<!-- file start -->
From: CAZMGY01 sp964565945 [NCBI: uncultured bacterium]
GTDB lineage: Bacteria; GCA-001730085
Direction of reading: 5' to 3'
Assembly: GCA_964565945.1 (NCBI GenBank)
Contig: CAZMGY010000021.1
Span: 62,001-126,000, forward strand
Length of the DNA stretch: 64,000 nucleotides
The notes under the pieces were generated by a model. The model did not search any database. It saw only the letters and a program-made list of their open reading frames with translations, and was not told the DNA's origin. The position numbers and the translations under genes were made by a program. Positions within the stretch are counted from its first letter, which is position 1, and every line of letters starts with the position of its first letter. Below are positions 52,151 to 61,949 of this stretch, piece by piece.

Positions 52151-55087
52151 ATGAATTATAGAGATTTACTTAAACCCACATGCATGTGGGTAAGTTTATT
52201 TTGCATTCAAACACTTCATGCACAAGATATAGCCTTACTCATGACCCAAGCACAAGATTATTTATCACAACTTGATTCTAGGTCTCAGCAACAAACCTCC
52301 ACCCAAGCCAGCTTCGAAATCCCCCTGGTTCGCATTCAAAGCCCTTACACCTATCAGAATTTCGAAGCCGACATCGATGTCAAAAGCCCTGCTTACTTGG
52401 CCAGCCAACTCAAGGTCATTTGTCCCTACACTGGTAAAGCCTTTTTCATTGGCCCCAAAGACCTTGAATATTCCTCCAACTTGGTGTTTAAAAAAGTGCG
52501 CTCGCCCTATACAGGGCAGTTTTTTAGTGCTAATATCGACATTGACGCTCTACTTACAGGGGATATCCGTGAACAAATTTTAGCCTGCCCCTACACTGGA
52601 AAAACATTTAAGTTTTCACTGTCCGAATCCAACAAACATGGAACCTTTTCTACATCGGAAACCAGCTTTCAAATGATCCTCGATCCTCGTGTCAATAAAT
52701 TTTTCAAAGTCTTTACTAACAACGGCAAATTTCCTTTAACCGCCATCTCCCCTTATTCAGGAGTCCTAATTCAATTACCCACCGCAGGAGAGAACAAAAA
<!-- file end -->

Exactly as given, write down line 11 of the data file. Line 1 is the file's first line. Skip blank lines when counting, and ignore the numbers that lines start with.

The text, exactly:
52201 TTGCATTCAAACACTTCATGCACAAGATATAGCCTTACTCATGACCCAAGCACAAGATTATTTATCACAACTTGATTCTAGGTCTCAGCAACAAACCTCC